Paul Schlumpberger is an experienced business executive in charge of managing five businesses. He joins Jared Siegel on this week’s episode of Success That Lasts to discuss time management, overcoming fear, building an efficient and effective team, and juggling the professional and personal demands of life.
Tune in here, at delapcpa.com/podcast, or wherever you listen to podcasts:
Here are a few highlights from their conversation:
- Paul has developed an acronym for what he believes are the five sources of fear: SURF-T, which stands for Success, the Unknown, Rejection, Failure, and Time. He uses this acronym to categorize fear whenever he experiences it.
- Entrepreneurship is different from intrapreneurship, Jared says. Starting from scratch as a standalone entity is not the same as innovating within a preexisting entity. Oftentimes for intrapreneurs, the status quo has a tendency to smother innovation. The entrepreneur’s challenge often lies with a lack of teammates whose strengths may compensate for the entrepreneur’s weaknesses.
- Paul prefers to illustrate plans via a whiteboard to better visualize them. He shares an experience in which he created a graphic of a complicated ten-page document.
- Employing the right people with the right attitudes is fundamental to creating your desired culture, according to Paul. Rather than qualifications, he interviews potential hires for character, asking questions that gauge the type of person they are.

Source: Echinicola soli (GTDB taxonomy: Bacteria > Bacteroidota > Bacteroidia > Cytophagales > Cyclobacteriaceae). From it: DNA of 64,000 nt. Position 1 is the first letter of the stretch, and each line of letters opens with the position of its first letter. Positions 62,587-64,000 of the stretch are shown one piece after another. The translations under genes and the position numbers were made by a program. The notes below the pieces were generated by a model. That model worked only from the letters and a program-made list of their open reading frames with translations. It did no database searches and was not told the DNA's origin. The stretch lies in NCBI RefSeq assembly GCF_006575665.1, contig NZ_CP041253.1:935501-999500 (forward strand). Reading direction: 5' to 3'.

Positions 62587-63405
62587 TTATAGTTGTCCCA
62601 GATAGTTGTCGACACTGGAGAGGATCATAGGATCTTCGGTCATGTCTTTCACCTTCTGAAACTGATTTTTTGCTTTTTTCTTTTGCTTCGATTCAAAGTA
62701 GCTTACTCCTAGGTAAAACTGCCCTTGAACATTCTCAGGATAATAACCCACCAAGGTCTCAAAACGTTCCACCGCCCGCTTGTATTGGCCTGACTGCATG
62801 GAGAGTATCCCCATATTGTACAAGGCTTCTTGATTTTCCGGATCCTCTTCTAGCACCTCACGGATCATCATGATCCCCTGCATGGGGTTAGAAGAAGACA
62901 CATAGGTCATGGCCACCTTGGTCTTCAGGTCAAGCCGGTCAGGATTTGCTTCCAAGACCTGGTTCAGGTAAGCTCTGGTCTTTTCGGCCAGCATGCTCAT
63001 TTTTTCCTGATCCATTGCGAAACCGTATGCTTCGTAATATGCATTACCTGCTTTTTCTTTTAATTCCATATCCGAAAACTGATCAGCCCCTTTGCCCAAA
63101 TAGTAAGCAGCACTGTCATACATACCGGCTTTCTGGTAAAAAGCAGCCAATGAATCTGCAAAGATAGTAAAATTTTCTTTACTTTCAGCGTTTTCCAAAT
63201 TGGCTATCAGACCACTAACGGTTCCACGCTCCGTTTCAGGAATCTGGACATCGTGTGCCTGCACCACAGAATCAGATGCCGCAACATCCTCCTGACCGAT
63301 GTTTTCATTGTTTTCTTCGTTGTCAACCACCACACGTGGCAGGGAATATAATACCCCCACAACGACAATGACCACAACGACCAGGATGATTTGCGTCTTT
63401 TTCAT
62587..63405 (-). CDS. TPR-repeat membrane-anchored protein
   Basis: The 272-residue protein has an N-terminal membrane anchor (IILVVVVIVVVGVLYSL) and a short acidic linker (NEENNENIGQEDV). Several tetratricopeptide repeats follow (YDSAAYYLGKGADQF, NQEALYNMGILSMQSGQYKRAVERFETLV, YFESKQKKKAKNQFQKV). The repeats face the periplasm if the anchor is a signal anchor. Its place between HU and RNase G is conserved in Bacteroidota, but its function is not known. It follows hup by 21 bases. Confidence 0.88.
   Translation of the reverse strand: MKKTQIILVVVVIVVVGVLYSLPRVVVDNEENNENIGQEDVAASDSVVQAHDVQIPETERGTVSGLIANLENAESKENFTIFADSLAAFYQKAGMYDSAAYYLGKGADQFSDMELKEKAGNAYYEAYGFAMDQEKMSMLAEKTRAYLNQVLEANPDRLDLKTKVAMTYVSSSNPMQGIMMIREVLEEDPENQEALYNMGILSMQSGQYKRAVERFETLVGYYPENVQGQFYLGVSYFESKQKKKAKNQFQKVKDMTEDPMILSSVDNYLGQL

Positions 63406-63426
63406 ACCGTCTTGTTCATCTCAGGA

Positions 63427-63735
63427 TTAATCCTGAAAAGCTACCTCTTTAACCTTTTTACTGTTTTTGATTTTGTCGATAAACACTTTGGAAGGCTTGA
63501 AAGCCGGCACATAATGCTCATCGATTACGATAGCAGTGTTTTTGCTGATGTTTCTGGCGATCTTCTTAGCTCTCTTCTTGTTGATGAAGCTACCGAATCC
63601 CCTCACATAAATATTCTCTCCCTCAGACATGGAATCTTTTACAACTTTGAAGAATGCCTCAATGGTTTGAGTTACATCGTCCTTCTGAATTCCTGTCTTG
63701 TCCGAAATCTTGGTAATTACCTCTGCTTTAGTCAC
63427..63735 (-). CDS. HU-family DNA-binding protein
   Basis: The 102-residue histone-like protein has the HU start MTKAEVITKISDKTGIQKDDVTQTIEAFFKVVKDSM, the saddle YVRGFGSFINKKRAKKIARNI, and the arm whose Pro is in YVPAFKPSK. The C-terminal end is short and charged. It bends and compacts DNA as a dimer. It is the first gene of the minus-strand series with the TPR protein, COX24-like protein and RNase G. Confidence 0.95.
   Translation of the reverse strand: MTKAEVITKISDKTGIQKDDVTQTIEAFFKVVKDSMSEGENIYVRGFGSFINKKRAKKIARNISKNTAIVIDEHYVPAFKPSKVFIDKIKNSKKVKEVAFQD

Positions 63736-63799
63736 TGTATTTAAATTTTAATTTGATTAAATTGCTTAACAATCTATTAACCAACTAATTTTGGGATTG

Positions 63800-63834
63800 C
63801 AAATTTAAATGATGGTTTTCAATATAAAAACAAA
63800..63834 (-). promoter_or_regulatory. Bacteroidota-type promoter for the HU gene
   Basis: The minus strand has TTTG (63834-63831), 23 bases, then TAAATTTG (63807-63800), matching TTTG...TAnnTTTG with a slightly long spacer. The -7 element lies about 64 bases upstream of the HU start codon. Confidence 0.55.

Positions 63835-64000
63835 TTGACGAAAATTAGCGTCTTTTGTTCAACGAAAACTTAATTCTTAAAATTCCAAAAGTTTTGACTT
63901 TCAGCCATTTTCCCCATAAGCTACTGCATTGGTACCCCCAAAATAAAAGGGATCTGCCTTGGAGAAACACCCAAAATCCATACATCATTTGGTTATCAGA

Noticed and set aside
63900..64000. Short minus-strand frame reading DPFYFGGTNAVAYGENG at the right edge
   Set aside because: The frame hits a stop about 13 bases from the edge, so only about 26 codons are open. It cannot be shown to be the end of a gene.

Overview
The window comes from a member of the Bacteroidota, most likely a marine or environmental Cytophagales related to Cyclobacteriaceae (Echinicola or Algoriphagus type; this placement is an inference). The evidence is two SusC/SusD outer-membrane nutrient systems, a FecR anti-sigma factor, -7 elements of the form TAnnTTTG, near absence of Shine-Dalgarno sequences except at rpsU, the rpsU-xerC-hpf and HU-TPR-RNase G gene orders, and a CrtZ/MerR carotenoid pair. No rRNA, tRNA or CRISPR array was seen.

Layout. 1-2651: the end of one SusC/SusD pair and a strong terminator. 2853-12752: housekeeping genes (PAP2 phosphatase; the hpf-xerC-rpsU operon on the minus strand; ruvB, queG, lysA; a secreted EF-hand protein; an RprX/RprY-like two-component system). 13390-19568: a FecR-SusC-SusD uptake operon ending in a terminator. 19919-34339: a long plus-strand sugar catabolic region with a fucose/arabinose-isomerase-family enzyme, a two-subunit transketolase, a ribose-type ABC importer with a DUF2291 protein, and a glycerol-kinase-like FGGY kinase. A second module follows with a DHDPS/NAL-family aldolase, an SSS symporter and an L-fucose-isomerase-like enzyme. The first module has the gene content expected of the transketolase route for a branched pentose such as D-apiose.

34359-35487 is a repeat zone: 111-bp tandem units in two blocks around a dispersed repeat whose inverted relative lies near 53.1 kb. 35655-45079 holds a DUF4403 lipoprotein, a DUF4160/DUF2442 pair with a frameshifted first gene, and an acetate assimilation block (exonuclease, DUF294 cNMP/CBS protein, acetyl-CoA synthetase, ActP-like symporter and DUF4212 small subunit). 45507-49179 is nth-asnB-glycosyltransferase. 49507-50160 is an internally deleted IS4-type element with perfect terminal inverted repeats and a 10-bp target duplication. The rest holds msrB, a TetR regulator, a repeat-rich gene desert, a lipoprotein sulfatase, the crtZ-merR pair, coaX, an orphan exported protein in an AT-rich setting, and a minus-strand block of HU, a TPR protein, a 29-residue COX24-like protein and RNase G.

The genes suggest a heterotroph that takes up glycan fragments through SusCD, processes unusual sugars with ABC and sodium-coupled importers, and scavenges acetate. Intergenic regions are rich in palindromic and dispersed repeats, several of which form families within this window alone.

- Most issues in businesses do not happen with the individual doing the final assembly but instead occur upstream, Paul says. He encourages open communication between every function of a business in order to achieve maximum performance, as everyone has a unique contribution to make that will benefit someone else.
- Time is a finite resource, but we can control it by what we choose to do and what we choose not to do, Paul urges. He talks about his personal and professional five-year plan and how he delegates his time. One observation Jared has made is that success begets success: As you climb in your career, opportunities, experience, and talent increases.
- Jared asks Paul what the core values are that he and his wife want to pass on to their sons. Some major ones are: to love and honor God; the importance of physical health; winning and losing gracefully; and the value of money. He discusses how he teaches his sons to work for what they want and how to use money wisely.
- You’ll be the same person in five years that you are today except for the people you meet and the books you read, Jared quotes. The power of books is such that you can gather decades’ worth of insights synthesized into 200-300 words that took someone 30 years of experience.
The 7 Habits of Highly Effective People by Stephen Covey
Think and Grow Rich by Napoleon Hill
Multiple Streams of Income by Robert G. Allen
17 Things to Teach Your Kids Before They Leave Home